Using the AA Slogans to Deal with Holiday Stress

Seasonal applications to familiar standbys

I took my last drink and used my last drug on December 27, 1997. Right smack in the middle of the holidays. As you can imagine, Thanksgiving and Christmas were not so good for either me or my family that year. New Year's was a little better, but not by much. Since then, I have experienced 17 consecutive holiday seasons without using drugs or alcohol. But even with 17 years of practice under my belt, the holidays can still be stressful if I'm not careful.

As I look back on those first months of sobriety in early 1998, I remember going to a lot of meetings. I was miserable. I was full of shame, and I remember feeling disgusted with myself because I couldn't quit drinking on my own. I knew deep down that my only hope was to show up and do what others had done to get sober and stay sober, but I hated it nonetheless. I hated the serenity prayer, I hated the Steps, I hated sharing in meetings, I hated holding hands with the people on either side of me to close the meeting, and most of all I hated the slogans. But somewhere along the way, I surrendered. My attitude and outlook on life in recovery changed completely, and I began to embrace all the things I so fiercely resisted in the beginning--meetings, fellowship, sponsorship, and the truth about my condition. Over time, I even began to embrace those annoying AA slogans. Today, I find that these simple words of wisdom can help me through any situation in life, much less the holidays. Here's how:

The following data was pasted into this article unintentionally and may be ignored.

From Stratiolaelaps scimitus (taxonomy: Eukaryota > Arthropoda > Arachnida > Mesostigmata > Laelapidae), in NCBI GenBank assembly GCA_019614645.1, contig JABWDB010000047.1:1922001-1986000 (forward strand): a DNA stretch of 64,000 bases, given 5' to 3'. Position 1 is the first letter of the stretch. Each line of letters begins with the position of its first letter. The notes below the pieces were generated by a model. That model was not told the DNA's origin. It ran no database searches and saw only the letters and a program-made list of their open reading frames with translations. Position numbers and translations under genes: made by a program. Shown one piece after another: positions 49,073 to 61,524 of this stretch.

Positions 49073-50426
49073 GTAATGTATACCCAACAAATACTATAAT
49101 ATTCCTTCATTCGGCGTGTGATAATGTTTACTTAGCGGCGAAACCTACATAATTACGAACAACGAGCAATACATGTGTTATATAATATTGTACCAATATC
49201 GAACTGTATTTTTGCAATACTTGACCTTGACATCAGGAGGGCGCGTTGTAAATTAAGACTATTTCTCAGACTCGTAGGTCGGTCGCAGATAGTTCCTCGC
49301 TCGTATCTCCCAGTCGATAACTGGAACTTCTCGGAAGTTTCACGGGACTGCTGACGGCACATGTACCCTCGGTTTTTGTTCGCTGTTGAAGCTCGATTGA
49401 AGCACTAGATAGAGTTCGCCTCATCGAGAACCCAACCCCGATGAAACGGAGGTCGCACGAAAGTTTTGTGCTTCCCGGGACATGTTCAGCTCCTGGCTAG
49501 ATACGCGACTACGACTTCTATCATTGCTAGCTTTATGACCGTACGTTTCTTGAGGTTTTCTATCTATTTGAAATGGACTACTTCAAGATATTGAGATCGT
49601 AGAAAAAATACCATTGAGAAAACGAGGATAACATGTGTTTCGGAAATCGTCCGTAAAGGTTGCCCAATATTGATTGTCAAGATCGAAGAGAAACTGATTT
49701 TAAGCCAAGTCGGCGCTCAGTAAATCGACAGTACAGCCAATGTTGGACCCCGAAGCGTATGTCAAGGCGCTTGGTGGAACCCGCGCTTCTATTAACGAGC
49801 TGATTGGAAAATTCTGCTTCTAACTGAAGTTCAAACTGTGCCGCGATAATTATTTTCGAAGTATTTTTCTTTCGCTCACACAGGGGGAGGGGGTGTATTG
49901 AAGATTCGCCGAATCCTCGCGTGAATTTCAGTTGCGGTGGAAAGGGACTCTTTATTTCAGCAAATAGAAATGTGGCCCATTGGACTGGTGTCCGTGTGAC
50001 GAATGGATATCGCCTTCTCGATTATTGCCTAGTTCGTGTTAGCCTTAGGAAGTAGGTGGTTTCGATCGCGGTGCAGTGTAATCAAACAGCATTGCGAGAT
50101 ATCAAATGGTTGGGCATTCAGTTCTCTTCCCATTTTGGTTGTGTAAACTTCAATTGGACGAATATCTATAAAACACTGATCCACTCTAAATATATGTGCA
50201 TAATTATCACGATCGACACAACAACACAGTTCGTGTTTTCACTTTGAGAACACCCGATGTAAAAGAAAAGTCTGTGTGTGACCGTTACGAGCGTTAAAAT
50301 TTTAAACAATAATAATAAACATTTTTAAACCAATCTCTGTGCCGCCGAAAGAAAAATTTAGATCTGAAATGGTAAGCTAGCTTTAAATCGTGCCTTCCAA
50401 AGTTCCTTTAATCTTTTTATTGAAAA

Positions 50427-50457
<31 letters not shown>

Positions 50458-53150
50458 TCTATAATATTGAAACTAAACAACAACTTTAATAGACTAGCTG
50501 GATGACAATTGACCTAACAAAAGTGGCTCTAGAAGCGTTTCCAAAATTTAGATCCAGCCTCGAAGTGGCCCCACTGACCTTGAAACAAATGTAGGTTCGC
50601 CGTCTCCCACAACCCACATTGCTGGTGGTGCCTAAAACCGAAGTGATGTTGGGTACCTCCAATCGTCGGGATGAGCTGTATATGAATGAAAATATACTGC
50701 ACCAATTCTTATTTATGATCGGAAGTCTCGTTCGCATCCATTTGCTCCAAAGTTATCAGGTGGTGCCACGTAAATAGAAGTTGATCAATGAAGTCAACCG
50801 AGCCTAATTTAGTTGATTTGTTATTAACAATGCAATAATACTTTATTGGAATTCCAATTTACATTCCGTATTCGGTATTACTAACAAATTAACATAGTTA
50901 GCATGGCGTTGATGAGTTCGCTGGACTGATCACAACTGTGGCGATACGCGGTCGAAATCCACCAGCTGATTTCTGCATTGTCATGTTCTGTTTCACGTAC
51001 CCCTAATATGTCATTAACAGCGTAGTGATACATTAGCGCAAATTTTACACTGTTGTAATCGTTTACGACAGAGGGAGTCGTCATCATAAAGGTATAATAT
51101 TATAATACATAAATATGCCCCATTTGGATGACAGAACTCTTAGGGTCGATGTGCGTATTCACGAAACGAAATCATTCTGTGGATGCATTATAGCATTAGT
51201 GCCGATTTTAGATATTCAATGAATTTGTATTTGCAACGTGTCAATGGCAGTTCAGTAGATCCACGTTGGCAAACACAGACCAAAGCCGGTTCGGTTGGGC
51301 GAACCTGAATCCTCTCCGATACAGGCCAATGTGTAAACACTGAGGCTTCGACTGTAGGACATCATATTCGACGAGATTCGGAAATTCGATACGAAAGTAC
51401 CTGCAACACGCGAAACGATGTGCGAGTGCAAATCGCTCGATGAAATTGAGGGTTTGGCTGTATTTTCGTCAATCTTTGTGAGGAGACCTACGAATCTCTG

Easy Does It

Go easy on yourself during the holidays. Show yourself the compassion you would give your own best friend if you witnessed them being hard on themselves. If you are feeling stressed or noticing negative self-talk, give yourself permission to slow down, be human, and even do something nice for yourself: go to bed early, take a soothing hot bath, or treat yourself to a matinee.

First Things First

Remember to take care of yourself and your recovery first and foremost during the holidays. It's easy to let other people and things take precedence at this time of year, but it is especially important to take care of yourself during times of stress. Make a list of things you can do for self-care during the holidays, and when you feel anxiety, expectation, perfectionism, guilt, or any other stressful emotion coming on, use your list as a reminder to put "First Things First!"

Live and Let Live

"Live and Let Live" is a great reminder that we don't all have to do things in life in the same fashion. The way your mother or other family members like to celebrate the holidays might be very different than the way you want to do them, especially now that you are sober. Part of recovery is learning how to practice good boundaries with others. Don't try to force your approach to the holidays on others, and don't allow them to force their approach to the holidays on you.

Keep It Simple, Stupid